What did the land you live on look like before humans arrived? Was it forest? Prairie? Desert? Wetland?
How did the Native people treat that land? And then what happened when the new culture arrived? Did it become a monoculture farm? A suburb? A place to extract a natural resource?
Is there any way that humans are ‘supposed’ to live on the land?
I reflected on this question as I participated in a native prairie planting over the weekend.
My partner and I focused on flats of two species in particular — the New England Aster
and Narrowleaf Mountain Mint.
The experience got me thinking about the fact that all animals have roles to play in keeping their environments balanced, thriving, and diverse. For example, birds help to move seeds around, insects assist with pollination, and predators keep populations of small mammals in check. When one species overexploits its environment, there are consequences, often with a die-off of part of the population until balance is achieved once again.
Recently, humans have taken a very exploitative approach to our environment and our population numbers are booming. This continued growth and the fact that so many of us can lead such extravagant lifestyles has been made possible by the availability of cheap carbon resources (oil, coal, natural gas) that allow for massive food production and a complex medical system that is able to keep so many people alive.
There are some problems with this, however. The resources that made this growth possible are nonrenewable (and we may have passed the peak of production), and we know that this approach to maintaining human livelihood is leading to the pollution of our air, water, and land, the destruction of natural environments, and countless species extinctions. We also know that previous cultures that did not respect the limits of their natural resources are no longer in existence.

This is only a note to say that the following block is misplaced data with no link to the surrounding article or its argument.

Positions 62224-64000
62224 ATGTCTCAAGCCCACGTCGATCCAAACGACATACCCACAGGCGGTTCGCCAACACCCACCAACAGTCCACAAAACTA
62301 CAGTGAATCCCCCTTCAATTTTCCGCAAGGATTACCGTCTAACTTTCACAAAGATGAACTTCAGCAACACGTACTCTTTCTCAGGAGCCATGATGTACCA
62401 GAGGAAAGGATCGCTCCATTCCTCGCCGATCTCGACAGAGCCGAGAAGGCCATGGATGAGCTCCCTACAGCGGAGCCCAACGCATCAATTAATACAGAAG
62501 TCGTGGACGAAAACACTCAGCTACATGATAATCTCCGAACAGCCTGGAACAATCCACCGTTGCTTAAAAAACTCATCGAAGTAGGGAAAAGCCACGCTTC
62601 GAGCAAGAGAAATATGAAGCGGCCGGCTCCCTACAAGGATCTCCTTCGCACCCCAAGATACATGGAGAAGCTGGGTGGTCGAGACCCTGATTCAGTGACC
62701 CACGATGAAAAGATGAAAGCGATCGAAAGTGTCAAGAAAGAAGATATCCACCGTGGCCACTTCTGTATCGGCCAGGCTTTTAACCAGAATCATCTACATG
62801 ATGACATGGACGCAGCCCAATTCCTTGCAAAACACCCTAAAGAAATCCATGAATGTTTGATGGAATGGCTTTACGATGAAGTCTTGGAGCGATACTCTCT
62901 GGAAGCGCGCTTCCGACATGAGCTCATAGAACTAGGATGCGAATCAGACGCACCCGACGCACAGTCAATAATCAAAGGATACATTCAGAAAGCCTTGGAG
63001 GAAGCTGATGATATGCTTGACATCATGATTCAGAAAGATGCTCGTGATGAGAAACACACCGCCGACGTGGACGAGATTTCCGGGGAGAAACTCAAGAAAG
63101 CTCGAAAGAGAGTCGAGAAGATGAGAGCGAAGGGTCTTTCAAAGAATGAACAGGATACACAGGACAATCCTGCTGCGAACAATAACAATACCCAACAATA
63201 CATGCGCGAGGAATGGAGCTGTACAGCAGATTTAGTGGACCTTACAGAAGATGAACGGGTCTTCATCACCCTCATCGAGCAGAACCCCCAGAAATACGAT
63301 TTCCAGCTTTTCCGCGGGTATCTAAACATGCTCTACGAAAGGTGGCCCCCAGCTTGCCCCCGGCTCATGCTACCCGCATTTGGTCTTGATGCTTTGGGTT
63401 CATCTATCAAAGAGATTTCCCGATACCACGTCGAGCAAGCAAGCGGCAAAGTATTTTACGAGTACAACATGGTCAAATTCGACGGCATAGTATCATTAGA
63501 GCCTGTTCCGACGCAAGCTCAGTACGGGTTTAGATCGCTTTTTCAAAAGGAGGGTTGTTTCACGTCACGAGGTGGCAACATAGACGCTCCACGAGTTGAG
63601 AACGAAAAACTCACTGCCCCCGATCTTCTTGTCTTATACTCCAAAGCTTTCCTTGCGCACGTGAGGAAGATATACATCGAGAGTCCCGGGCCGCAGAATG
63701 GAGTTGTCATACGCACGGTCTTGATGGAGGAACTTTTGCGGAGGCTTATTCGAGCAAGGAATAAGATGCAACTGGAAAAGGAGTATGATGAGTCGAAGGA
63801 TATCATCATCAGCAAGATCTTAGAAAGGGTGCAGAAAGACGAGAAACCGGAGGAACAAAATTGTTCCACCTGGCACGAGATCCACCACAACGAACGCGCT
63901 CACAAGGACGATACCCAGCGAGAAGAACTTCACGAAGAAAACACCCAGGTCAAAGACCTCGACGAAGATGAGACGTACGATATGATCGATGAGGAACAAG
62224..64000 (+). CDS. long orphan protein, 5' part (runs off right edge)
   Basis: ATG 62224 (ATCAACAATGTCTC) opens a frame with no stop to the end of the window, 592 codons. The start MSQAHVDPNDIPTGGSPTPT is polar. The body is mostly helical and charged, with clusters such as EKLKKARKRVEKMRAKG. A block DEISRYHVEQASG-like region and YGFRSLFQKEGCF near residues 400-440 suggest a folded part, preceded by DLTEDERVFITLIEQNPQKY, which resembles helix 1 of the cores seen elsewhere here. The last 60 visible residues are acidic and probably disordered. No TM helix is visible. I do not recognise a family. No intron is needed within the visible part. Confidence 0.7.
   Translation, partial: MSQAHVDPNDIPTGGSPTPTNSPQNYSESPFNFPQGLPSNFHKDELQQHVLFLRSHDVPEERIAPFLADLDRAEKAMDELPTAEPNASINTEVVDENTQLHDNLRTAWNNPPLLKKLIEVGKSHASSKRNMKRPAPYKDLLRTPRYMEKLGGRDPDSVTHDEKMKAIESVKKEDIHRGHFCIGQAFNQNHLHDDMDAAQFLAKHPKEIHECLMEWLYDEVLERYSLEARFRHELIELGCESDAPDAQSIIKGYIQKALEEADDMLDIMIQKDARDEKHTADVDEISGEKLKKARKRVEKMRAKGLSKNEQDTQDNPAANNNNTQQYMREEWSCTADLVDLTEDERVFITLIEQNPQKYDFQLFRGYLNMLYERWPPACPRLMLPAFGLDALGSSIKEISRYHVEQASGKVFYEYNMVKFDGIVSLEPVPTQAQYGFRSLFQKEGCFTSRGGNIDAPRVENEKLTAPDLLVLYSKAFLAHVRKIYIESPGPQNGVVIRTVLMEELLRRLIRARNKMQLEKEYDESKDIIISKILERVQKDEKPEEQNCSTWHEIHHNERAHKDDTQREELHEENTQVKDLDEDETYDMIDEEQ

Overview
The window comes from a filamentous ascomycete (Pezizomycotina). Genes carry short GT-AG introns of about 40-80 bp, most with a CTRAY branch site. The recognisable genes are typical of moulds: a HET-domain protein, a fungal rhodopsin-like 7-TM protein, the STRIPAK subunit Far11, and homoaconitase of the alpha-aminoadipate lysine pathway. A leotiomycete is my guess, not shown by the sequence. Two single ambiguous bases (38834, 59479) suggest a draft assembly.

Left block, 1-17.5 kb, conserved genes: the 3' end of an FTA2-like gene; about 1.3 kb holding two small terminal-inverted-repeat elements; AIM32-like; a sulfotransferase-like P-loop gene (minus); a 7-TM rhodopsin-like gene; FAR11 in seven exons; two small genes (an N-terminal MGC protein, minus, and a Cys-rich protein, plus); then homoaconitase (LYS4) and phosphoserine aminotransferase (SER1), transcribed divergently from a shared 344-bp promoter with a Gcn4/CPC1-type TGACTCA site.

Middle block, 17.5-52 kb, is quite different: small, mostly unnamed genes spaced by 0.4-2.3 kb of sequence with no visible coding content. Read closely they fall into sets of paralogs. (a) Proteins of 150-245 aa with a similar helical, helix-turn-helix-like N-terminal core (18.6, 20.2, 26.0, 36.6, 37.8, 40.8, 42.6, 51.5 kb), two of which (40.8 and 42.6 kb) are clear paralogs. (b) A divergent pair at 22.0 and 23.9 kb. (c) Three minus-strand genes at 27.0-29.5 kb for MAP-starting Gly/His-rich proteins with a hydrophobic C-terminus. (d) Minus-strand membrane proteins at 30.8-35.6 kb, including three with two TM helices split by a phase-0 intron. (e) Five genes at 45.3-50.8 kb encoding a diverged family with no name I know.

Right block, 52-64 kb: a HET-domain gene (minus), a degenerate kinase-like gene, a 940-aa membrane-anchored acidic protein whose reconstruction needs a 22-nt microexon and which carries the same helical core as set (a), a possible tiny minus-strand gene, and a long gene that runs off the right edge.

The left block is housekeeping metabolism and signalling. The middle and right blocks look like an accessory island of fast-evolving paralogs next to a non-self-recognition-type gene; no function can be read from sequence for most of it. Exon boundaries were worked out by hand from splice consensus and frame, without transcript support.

Is there a different way to approach our relationship to the Earth?
If all animals have roles in keeping nature balanced, it may help to reflect on potential ways that humans have evolved as part of ecosystems.
Perhaps instead of being dominators of natural cycles, we are intended to work with nature to create more healthy and vibrant ecosystems for ourselves and other organisms. These big, long-term planning brains must be good for something beyond our own survival, and I don’t think it’s necessarily the ability to analyze stock market trends. Perhaps the human role in the ecosystem is to function as a sort of ecosystem engineer that could bring greater diversity and balance to areas in which we live.
After all, we can foresee long-term trends and we understand complex cause-and-effect relationships. As far as I can tell, we are the only species that seems to know that if we take a seed, plant it and add water, that it will grow. We can use these planning abilities to take care of the planet in a much better way than we have recently. We should also get better at using this ability to understand the dire consequences of continuing on with our current behavior, and to learn from the mistakes of cultures in the past.
I believe it is possible for humans to live as constructive co-creators with nature.
We can take a field of grass, envision a thriving habitat, and find ways to create it.
Go and be restorative!
Also on ‘these light footsteps’:
- Happy St. Patrick’s Day! Plant some peas. Start a community garden.
- Opportunities to Connect with Nature are All Around – Does Anyone Notice?